Author: Anthony Doerr
Publishing Date: 2014
Number of Pages: 530
Genre: Historical, Romance
Marie-Laure lives with her father in Paris near the Museum of Natural History where he works as the master of its thousands of locks. When she is six, Marie-Laure goes blind and her father builds a perfect miniature of their neighborhood so she can memorize it by touch and navigate her way home. When the Nazis occupy Paris, father and daughter flee to the walled citadel of Saint-Malo. With them they carry what might be the museum’s most valuable and dangerous jewel.
In a mining town in Germany, the orphan Werner grows up with his younger sister, enchanted by a crude radio they find. His talent for building and fixing these crucial new instruments wins him a place at a brutal academy for Hitler Youth, then a special assignment to track the resistance. That leads him to Saint-Malo where his story and Marie-Laure’s converge.
On my numerous travels to different bookstore, there are just times that I simply cannot resist the urge to buy books that I am barely familiar of. Such random purchases led me to great works that I would have never encountered had I been very conservative of my choices. Sometimes, I just end up buying books for no particular reasons at all. This was the case when I purchased Anthony Doerr’s All The Light We Cannot See.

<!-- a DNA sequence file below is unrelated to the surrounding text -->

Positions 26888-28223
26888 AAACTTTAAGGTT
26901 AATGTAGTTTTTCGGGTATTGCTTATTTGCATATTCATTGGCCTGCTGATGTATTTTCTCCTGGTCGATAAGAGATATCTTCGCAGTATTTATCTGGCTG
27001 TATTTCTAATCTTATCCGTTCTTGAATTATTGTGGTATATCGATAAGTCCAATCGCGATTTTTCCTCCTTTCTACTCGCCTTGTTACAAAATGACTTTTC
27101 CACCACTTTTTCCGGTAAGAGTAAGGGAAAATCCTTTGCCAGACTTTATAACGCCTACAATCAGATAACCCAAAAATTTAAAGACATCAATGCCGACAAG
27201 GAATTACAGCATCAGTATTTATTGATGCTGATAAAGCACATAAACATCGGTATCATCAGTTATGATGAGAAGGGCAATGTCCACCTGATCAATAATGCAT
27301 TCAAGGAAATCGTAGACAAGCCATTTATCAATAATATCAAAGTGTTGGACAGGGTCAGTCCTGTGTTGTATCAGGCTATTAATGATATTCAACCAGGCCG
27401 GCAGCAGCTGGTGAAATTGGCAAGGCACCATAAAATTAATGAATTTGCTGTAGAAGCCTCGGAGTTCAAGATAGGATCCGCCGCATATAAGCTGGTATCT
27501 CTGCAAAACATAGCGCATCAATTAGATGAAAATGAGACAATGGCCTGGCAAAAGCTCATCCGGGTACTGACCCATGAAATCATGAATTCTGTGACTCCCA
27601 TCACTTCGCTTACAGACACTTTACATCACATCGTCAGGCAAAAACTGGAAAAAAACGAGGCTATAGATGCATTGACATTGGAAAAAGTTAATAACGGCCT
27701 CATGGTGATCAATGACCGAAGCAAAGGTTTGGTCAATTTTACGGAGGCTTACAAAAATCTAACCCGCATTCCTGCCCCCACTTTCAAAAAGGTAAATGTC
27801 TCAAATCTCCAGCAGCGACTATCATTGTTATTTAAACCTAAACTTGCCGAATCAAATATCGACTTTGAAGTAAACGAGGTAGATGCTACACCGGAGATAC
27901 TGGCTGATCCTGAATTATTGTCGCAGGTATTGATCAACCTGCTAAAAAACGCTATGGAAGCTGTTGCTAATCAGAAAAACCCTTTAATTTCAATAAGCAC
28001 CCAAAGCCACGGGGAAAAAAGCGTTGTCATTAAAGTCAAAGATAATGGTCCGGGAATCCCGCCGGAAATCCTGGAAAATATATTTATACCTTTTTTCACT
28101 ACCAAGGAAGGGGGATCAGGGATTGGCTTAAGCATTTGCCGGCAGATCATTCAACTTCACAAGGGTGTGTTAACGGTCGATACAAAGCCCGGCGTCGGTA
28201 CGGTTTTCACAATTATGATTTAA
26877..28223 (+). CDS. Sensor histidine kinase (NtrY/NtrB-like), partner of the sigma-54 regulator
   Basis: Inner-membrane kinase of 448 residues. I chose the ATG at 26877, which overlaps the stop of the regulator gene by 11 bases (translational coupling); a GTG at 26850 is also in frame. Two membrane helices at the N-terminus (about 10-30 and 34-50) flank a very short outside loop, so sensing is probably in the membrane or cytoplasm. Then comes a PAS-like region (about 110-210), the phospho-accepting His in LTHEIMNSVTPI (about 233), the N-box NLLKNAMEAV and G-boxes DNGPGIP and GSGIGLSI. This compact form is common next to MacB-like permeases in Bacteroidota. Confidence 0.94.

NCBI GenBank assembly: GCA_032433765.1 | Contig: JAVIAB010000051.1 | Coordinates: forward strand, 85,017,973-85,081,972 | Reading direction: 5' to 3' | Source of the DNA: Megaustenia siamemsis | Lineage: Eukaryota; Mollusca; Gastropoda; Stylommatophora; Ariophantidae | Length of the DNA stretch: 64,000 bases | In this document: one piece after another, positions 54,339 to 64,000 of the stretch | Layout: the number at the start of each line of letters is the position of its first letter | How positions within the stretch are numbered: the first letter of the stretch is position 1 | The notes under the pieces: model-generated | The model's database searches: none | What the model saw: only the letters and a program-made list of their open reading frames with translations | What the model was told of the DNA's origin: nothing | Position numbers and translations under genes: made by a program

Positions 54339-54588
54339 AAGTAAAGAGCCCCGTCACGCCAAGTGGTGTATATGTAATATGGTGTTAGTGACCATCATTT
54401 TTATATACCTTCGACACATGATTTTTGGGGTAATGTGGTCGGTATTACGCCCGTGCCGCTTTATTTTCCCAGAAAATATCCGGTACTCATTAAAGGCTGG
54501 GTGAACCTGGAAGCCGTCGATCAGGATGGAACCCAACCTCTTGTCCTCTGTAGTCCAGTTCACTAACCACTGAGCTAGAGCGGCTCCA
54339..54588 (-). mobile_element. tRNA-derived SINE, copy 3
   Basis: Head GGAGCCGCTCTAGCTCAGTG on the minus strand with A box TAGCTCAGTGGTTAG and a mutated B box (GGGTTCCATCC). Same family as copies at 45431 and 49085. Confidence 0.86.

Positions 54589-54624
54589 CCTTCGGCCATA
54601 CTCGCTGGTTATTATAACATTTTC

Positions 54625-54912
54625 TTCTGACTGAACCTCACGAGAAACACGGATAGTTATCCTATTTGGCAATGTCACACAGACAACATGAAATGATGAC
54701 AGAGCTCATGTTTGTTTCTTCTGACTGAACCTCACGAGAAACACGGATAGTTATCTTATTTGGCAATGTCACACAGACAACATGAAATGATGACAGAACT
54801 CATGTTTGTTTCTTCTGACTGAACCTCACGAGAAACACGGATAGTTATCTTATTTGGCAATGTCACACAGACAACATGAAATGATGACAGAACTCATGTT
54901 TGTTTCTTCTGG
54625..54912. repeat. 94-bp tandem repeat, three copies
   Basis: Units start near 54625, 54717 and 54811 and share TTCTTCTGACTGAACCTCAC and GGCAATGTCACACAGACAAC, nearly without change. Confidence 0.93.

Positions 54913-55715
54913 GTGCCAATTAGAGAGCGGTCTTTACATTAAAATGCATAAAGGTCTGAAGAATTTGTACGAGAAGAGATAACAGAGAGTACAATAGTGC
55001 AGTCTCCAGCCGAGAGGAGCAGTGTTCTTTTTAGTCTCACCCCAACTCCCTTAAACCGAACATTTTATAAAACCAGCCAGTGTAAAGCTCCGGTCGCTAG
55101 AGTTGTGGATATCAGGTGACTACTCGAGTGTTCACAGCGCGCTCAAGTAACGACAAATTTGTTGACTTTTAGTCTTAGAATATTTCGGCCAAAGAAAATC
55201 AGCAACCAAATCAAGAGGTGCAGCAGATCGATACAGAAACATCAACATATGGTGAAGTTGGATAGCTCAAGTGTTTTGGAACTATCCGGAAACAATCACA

The thing that first struck me about All The Light We Cannot See is its interesting book cover. My curiosity was piqued even more when I learned that it was a New York Times bestseller and that it was a National Book Award finalist. Imagine my surprise when I learned that it won the 2015 Pulitzer Prize. I included it on my 2017 Top 20 Books to Read and thankfully I got to read it before the year draws to a close.
Unintentionally, my reading year has been saturated by numerous historical novels. Through no particular fault of mine, I have ended up with books that involve the Second World War like Ursula Hegi’s Stones from the River, Michael Chabon’s The Amazing Adventures of Kavalier and Klay and Maeve Binchy’s Light A Penny Candle. It seems that I won’t be having any reprieve from this recurring theme. Nonetheless, I find nothing wrong with this. Instead, I am more interested on the story that is yet again to unfold before me.
The novel revolves around the French Marie-Laure and the German Werner. The two characters grew up in different circumstances as Marie-Laure grew up with her father while Werner grew up in the orphanage together with his sister, Jutta. The story follows the individual journey of the two main characters as they both get displaced due to the Second World War.